Lot 166
  • 166

Fleming, Ian

20,000 - 30,000 GBP
bidding is closed


  • Fleming, Ian
  • 'The Man with the Golden Gun', corrected typescript
  • ink on paper
noted as the setting copy, autograph revisions in blue ink to about 80 pages, notably the addition two sentences at the end of the novel, and extensive editorial corrections in red, green and black ink, including some further revisions probably added from another typescript, 182 numbered pages, with an additional five pages of preliminaries (half-title, title page, list of Fleming's other books, imprint, and contents page), one leaf cancelled and with the revised text supplied in contemporary photocopy, 4to (255 x 200 mm), June-July 1964, with a single typescript page of suggested corrections by Kingsley Amis that were later adopted in proof, the first page of text with a note from the printer, Richard Clay & Co., requesting the return of marked proofs by 29 December 1964, loose in a red folder; staining to some leaves, some creasing, final leaf torn without loss


See Gilbert A13a

Catalogue Note


By the 1960s the production of a new Bond novel followed a familiar routine. When Fleming was completing his text he would request that a set of clean typescripts be produced from it, which in this case he did on 14 April 1964. Fleming's text was sent to the typists in batches between 15 April and 16 June, and three sub-edited typescripts were completed by 24 June. This is one of those copies, presumably the one that was sent to Fleming on 25 June and which, with Fleming's light revisions, was then sent to William Plomer at Cape on 1 July. Fleming was not satisfied with the text and planned to revise it in Jamaica the following year so he did not wish the typescript to be circulated within the wider editorial team. Plomer wrote that he "much enjoyed the book as it is" but the question of further revision soon became moot: Fleming's health, which had been poor for some time, was in rapid decline and he died on 12 August. This typescript therefore almost certainly contains Fleming's last ever work on James Bond. This typescript, including as it did the author's final changes, was then sent to the printer for use as the setting copy.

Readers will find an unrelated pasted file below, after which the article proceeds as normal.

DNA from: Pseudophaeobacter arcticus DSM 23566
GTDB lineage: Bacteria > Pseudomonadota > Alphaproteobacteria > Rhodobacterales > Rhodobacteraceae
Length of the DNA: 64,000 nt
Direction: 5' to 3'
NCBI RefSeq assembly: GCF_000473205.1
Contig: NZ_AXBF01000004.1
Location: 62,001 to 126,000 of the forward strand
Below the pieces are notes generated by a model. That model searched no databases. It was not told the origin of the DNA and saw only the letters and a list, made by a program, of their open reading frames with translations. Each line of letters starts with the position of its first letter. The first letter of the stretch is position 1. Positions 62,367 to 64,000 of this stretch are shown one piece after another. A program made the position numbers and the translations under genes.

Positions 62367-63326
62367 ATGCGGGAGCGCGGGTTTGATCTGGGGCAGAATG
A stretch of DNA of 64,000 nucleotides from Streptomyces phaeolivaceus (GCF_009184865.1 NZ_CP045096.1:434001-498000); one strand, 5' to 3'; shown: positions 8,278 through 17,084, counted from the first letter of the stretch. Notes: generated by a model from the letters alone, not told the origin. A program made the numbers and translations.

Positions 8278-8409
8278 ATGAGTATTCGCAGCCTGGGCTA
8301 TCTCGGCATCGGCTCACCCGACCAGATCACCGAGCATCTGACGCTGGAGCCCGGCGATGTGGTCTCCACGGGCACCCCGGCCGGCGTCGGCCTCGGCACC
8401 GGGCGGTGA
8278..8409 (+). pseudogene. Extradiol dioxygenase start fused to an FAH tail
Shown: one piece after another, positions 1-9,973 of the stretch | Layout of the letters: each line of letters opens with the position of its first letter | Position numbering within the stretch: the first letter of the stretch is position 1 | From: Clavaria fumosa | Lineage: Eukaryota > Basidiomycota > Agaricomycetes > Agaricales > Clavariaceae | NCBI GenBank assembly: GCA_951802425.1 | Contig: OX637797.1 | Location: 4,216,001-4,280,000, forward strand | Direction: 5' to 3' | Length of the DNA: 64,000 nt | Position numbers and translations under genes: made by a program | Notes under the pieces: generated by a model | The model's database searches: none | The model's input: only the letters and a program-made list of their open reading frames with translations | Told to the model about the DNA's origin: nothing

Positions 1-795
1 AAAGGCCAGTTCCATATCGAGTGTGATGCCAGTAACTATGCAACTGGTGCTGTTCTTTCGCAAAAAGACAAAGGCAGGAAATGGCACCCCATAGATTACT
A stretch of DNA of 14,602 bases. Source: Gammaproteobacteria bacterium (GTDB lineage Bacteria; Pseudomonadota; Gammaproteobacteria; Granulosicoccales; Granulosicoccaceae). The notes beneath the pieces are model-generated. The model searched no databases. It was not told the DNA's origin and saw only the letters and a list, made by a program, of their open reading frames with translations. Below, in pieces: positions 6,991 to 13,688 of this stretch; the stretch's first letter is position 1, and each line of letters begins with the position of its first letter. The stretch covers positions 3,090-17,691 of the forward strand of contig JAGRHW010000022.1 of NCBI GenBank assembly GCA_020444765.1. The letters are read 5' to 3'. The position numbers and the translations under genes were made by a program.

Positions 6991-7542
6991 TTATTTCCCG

Fleming's revisions tighten the prose and clarify the action. He revises some key moments - such as the description of Scaramanga's "golden gun" (p.26) - but the most telling change is the addition of the thee sentences that end the novel, and which perhaps give a telling insight into Fleming's troubled state of mind in his final weeks:

"...At the same time, he knew, deep down, that love from Mary Goodnight, or from any other woman, was not enough for him. It would be like taking 'a room with a view'. For James Bond, the same view would always pall."